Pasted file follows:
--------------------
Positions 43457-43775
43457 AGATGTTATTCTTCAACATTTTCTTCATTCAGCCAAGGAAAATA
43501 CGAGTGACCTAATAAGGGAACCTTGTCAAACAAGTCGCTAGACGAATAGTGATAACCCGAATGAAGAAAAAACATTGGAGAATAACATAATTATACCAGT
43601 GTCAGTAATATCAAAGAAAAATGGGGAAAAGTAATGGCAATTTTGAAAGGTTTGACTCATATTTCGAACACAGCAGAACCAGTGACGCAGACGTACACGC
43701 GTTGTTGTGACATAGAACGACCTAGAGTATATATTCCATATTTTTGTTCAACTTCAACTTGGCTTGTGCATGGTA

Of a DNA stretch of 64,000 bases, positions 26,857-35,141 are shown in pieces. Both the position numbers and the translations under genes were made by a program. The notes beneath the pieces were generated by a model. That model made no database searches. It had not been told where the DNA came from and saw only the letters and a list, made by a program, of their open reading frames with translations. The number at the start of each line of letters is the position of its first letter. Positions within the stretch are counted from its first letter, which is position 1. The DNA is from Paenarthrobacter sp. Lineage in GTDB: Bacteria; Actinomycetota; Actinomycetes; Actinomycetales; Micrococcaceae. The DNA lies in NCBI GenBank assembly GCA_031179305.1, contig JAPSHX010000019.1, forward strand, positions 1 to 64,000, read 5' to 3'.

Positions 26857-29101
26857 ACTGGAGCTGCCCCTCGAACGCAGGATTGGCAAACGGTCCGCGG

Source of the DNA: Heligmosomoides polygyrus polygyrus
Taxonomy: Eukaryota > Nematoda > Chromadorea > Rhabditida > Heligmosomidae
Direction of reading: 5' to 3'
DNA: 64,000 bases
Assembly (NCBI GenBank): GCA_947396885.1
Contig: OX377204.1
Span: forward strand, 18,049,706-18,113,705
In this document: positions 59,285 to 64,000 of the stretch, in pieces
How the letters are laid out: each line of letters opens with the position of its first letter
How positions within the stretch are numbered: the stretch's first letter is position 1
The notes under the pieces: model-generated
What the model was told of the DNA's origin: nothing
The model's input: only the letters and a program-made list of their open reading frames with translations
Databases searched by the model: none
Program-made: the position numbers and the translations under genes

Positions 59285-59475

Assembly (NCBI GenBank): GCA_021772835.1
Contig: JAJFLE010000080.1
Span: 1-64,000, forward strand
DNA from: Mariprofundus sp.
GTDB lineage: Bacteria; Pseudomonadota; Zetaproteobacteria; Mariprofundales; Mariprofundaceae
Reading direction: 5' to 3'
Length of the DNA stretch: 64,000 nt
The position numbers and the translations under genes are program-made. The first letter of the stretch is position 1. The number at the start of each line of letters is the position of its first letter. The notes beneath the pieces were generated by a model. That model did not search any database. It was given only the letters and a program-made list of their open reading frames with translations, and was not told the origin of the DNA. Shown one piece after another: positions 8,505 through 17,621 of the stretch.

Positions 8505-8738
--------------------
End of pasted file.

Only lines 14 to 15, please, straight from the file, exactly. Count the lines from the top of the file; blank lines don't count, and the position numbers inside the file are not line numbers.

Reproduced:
Contig: OX377204.1
Span: forward strand, 18,049,706-18,113,705